Malay language is now the world’s 4th most widely spoken language where about 300 million people in the world speak in Malay.
There are four nations where Malay Language or Bahasa Melayu is the national language. These countries are: Malaysia – (Bahasa Malaysia), Indonesia – (Bahasa Indonesia), Brunei Darussalam & Singapore – (Bahasa Melayu) – the home of about 275 million people.
Other places where Malay language is widely spoken are Southern Thailand, Southern Philippines, Cambodia, and Vietnam.
There are currently more than half a million Cham Malays living in Cambodia.
There are also about 70,000 people who can converse in Malay in Sri Lanka.
The official standard for Malay, as agreed upon by Indonesia, Malaysia and Brunei, is Bahasa Riau, the language of the Riau Archipelago, long considered the birthplace of the Malay language.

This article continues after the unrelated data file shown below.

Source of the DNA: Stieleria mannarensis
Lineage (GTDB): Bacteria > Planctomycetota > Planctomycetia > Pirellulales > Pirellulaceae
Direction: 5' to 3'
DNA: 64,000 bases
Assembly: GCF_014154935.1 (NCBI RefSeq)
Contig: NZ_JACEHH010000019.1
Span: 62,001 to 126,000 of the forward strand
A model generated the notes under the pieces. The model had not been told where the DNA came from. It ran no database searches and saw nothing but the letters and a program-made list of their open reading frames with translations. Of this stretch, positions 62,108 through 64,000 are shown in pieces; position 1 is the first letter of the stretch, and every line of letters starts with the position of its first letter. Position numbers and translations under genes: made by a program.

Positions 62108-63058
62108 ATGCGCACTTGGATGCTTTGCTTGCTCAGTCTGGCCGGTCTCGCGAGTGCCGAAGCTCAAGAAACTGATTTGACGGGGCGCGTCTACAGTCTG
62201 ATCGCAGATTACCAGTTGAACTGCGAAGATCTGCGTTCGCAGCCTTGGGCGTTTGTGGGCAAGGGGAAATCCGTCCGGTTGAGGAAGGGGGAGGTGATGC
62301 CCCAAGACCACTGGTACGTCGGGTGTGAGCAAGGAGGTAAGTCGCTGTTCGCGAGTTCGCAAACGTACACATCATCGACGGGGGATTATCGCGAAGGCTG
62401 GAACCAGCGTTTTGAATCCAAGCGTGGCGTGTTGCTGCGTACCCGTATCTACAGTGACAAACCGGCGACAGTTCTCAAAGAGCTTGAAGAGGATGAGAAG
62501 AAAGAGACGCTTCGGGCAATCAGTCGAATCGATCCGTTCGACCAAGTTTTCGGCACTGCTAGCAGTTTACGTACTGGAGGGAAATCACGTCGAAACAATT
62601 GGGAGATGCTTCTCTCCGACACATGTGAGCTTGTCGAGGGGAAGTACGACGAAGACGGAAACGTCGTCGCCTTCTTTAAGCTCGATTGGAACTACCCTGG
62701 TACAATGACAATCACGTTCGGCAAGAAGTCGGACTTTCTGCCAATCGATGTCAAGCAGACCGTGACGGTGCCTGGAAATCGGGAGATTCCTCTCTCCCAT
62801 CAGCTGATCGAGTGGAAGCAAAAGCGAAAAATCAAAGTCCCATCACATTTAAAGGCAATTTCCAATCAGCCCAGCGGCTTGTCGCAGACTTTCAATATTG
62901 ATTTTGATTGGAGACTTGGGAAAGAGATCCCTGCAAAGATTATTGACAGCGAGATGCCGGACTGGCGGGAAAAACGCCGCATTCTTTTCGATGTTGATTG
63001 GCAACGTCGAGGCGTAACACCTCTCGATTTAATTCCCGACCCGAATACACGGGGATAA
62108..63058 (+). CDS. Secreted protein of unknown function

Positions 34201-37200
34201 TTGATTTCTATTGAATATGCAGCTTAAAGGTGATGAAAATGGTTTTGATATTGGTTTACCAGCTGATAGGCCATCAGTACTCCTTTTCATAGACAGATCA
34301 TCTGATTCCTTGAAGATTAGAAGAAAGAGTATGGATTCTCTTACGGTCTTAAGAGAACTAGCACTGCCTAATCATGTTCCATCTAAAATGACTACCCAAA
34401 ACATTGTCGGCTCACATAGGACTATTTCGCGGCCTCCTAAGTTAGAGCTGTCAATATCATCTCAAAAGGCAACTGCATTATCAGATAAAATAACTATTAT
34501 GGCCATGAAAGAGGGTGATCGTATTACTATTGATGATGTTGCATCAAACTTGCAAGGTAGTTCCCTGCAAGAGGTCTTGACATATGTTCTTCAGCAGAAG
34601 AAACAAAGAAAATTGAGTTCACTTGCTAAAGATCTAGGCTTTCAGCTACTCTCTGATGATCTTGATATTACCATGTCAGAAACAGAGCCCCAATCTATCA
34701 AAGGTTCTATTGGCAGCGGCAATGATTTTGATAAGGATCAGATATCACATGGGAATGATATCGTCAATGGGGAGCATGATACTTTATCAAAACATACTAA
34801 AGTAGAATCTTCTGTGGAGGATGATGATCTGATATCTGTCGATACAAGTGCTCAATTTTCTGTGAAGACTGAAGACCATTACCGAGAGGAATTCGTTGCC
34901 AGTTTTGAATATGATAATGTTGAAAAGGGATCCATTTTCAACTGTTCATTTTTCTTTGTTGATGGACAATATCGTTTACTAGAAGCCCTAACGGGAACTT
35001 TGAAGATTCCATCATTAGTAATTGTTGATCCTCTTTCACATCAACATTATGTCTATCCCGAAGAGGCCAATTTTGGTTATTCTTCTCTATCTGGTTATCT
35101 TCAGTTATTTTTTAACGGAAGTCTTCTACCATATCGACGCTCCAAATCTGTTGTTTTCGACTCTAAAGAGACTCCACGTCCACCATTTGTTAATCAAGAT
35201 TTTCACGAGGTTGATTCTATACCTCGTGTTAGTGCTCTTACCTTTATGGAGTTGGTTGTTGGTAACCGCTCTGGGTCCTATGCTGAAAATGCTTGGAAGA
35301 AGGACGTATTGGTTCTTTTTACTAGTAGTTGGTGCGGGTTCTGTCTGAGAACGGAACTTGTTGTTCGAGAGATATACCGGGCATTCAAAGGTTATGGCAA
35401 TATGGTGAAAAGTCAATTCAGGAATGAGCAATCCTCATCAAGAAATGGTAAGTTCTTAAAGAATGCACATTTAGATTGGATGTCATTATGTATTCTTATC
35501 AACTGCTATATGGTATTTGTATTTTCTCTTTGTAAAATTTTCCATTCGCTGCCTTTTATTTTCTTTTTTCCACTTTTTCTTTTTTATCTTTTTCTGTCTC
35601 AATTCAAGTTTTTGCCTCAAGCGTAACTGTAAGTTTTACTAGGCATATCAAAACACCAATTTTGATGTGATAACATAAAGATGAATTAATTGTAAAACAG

In Malaysia, it is known as Bahasa Melayu (though for a few years it was officially called Bahasa Malaysia) or Malay (formerly, Malaysian) language. Similarly, Indonesia adopted a form of Malay as its official language upon independence, naming it Bahasa Indonesia. In Singapore and Brunei it is known simply as Malay or Bahasa Melayu. The reason for adopting these terms is political rather than a reflection of linguistic distinctiveness, as Bahasa Malaysia and Bahasa Indonesia are in fact versions of the same language. An exception would be the dialect spoken in the Malaysian state of Kelantan, which is distinctively unique and may be unintelligible even to a person fluent in Malay.